Artists draw inspiration from Indigenous teachings and land-based learning to create watercraft at Manitoba workshop

A Winnipeg artist gets her hands dirty this summer for a 10-day workshop in Grand Rapids, Man., which focuses on hand-harvesting clay to create traditional Indigenous water vessels.

Oji-Cree visual artist KC Adams leads the workshop, titled Water Knowledge, where she guides a group of female-identifying, non-binary artists deep into the earth on the northeast shore of Lake Winnipeg, teaching them traditional practice.

The workshop, which began Monday and will run through Aug. 19, is part of the Plug In Institute of Contemporary Art’s summer institute, and is about participants listening to the earth and using their hands, Adams says.

“My favorite thing I’ve learned so far is that every time I go into the lake, the water in my body recognizes that water from the lake. That water was going through me,” he said. she told CBC. Up to speed host Faith Fundal in an interview Friday.

“It becomes a true meditative, healing and spiritual experience.”

During the first week of the workshop, participants also learn about water from elders, as well as through texts, walks and land-based learning.

Adams says the workshop honors Anishinaabe teaching that recognizes water as life and women as water carriers. The approach allows participants to understand their connection to land and water on a much deeper level, Adams said, drawing a comparison to gardening.

“You can’t really understand the importance of food and how precious and beautiful it is until you grow your own,” but once you do, “[you] really understand this relationship we have with the land and the waters. That’s what this experience is really about,” she said.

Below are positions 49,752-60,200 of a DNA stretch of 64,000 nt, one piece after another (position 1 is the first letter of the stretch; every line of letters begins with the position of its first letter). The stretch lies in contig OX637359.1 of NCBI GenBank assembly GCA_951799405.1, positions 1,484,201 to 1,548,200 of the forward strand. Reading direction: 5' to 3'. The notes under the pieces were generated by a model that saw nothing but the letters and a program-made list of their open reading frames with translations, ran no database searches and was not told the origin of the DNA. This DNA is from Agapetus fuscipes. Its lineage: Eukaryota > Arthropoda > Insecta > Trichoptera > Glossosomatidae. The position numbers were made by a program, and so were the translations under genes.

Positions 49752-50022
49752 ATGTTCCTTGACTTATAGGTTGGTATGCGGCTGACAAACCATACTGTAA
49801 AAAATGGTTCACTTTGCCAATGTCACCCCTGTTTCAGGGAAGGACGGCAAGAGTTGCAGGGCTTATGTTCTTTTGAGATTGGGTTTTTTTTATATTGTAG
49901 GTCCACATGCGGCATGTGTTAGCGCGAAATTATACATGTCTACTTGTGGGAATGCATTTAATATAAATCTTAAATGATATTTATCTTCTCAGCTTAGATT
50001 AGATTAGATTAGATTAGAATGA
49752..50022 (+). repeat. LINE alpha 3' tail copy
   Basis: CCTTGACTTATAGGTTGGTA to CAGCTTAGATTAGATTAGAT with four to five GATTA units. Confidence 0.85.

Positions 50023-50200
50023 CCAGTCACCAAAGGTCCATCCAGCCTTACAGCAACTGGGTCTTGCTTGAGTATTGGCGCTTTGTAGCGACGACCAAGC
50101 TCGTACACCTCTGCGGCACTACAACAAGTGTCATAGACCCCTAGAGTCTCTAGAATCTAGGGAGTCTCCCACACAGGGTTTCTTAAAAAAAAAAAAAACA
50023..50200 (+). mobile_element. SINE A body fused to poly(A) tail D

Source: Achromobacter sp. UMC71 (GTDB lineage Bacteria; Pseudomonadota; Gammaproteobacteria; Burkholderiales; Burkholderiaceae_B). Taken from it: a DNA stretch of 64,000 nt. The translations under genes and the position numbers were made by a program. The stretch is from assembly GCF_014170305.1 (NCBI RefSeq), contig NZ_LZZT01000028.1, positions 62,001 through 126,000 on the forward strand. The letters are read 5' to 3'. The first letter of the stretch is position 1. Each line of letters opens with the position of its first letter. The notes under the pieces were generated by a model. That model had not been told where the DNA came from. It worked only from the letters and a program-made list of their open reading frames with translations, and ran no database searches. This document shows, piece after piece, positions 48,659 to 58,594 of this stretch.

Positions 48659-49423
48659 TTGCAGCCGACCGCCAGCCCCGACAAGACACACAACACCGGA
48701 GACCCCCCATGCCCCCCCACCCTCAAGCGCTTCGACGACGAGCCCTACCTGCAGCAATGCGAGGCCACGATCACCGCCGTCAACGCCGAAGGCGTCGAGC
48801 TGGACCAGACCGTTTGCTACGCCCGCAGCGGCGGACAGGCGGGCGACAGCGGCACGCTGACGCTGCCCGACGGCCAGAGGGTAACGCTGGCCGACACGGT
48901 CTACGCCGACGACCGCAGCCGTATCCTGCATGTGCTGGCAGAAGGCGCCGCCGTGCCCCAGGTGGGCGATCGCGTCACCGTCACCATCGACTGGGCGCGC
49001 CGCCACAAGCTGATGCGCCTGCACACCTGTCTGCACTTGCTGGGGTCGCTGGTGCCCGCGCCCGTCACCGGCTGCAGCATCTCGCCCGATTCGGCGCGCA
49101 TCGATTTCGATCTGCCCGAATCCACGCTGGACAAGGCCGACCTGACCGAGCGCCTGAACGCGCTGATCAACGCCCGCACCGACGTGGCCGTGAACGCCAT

“We are part of the spider web – we are not the spider web – and everything around us is part of it.”

Participants prepare the clay by mixing lake water into the clay powder, combining the two with their feet. (Megan Lindel)

Rachel Bach, traditional midwife and artist, is one of the people present at the workshop. She says she was inspired to participate after attending a small workshop hosted by Adams, where she was given clay to house her child’s placenta before burying it.

Bach says the workshop was “incredible” and she is happy to continue her journey with clay and water on earth with Adams.

“I feel like working with clay before was really meaningful, and being here in this space on earth and having my hands on this earth just elevates this experience and brings deeper meaning.”

Bach says the teachings learned at the workshop will support her work as a midwife and artist, and that the land component breathes life into the water teachings in a way that must be experienced to be understood.

“I will reflect on this experience well beyond these few weeks,” Bach said.

A group of a dozen people - eight standing and four kneeling in front - pose in a wooded area, with small buildings, a picnic table and a fire pit in the background.
Participants from KC Adams and Water Knowledge, pictured above, spend two weeks in Grand Rapids, Manitoba, learning how to create traditional watercraft. (Submitted by KC Adams)

During the second week of the workshop, participants will be encouraged to produce individual work based on their learning from the first week.

The workshop is a chance to step away from Western education practices, says Adams, and the experience is to teach participants about their interconnectedness with the earth and their responsibility to protect all of their relationships.

“It looks at a view of the world in a different way. Instead of being linear, it’s circular,” she said.

“You really feel protected and embraced here.”

About Wesley Williamson

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